“I want to feel
though you own
the silver tea service
the communion plate
you don’t own
the tropics anymore “
– from Olive Senior’s “Meditation on Yellow”
Until we write it, historical anti-black racism and white imperialism will continue to whisper to us, the shadow of our specific strain of xenophobia.
So I’m writing it today.
Anti-black racism refers to the specific and directed racial oppression of people based on their blackness – the darker one is, the more susceptible one is to experiencing it.
White imperialism refers to the system of privilege that benefits white people of imperial nations such as former colonizers England, France etc, and neo-colonizers, most notably the United States of America.
Nigerians and Venezuelans, aren’t the only immigrants we host in Trinidad and Tobago. Guyanese, Jamaican, Vincentian folks and folks from other islands often immigrate here for varying reasons. The other immigrants we host, (more often called “expats”)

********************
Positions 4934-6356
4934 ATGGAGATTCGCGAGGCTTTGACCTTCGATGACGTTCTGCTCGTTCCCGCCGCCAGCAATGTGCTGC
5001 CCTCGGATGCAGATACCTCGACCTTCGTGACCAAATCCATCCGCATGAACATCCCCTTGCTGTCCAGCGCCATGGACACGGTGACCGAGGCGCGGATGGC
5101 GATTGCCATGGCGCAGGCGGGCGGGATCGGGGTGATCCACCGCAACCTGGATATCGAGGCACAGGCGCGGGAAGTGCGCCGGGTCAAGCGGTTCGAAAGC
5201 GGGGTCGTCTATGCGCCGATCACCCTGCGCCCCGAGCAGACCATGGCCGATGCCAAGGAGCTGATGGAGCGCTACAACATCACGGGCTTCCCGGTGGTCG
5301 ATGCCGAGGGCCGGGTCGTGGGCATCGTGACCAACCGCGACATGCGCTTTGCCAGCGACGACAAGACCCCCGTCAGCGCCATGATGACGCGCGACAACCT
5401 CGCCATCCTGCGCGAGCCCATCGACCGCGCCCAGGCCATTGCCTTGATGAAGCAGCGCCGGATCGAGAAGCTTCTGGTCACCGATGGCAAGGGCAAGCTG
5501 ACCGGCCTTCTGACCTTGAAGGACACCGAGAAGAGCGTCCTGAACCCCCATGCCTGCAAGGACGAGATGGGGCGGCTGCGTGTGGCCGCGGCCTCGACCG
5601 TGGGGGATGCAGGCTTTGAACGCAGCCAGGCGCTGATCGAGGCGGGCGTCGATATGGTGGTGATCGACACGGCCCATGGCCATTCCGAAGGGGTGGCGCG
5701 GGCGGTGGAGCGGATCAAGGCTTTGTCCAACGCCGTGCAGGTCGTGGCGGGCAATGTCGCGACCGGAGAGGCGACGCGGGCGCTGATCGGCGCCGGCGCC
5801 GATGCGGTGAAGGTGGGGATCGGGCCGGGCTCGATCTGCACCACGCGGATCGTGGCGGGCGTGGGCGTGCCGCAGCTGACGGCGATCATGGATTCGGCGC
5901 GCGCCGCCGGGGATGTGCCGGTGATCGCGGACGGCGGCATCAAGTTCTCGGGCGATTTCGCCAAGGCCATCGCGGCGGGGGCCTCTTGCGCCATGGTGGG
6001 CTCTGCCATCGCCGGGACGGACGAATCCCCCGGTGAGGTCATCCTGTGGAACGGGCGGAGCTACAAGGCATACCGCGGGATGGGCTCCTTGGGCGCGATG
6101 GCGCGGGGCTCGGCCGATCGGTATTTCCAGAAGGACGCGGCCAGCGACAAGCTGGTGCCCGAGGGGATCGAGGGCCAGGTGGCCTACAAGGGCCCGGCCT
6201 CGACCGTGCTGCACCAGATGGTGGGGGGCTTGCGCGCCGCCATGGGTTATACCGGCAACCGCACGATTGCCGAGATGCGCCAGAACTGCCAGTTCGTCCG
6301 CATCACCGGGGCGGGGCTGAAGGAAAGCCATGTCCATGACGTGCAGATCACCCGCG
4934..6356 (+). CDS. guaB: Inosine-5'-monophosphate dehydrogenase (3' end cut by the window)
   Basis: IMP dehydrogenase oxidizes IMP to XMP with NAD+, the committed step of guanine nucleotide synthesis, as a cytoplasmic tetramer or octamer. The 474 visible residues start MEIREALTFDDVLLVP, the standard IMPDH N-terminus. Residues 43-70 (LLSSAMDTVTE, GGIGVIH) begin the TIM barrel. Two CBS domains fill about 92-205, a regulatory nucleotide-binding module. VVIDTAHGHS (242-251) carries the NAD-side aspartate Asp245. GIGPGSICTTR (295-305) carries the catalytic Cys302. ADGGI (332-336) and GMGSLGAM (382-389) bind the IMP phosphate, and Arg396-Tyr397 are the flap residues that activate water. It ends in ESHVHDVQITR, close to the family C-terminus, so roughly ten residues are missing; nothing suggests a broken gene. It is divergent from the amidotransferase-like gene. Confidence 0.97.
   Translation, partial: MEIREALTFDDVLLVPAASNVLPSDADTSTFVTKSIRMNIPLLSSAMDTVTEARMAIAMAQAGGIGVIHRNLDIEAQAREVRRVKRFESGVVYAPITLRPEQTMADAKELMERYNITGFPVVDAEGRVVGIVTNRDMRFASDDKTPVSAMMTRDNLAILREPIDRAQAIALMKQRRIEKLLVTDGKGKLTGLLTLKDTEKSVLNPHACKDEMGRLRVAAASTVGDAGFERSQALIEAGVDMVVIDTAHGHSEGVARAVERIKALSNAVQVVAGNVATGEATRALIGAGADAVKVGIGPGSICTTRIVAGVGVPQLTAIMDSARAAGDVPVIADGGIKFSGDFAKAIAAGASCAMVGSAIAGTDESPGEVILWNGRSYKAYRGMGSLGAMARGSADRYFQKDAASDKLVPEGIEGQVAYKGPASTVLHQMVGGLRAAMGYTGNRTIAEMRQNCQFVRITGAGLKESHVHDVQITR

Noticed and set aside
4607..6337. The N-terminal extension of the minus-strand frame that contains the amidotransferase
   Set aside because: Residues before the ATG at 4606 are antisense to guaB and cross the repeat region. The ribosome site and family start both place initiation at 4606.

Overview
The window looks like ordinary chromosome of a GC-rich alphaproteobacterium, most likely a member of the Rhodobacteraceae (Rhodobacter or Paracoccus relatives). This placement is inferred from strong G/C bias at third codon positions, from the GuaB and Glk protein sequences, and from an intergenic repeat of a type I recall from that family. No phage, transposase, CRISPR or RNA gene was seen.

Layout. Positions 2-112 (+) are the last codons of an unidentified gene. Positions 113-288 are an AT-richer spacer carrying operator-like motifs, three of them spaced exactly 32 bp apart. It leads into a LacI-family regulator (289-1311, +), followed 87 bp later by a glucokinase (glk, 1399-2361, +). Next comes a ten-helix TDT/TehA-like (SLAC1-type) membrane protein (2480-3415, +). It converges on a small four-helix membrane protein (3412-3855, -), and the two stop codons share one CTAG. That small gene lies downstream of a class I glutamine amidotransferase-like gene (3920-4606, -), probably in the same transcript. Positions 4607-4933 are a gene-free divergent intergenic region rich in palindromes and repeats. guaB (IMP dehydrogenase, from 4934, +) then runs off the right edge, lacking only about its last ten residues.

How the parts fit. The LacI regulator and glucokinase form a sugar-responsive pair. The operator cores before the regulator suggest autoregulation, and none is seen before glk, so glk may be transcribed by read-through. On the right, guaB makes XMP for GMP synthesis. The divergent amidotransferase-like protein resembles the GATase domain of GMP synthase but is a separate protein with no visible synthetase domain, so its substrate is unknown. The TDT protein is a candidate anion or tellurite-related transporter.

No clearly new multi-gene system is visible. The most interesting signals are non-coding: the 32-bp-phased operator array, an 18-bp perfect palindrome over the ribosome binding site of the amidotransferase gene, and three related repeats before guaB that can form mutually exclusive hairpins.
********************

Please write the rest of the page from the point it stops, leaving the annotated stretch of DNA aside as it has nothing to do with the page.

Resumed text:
are immigrants from the United States, England and other European countries.
Anecdotes about the mistreatment of immigrants from non-imperial nations rarely if ever mention immigrants from the US or Britain. Truth be told, there isn’t very much information available on the experience of the US and the British in Trinidad. However, the immigration privileges these nations (as well as others) hold show a clear difference in who is welcome here, and to what degrees. Imagine, British passport-holding citizens do not require a visa for vacation, business or employment. Imagine, US passport-holding citizens do not require a visa for vacation or business for up to 90 days. Other countries with similar freedoms to walk in and out of our nation include Denmark, France and Sweden. That makin sense?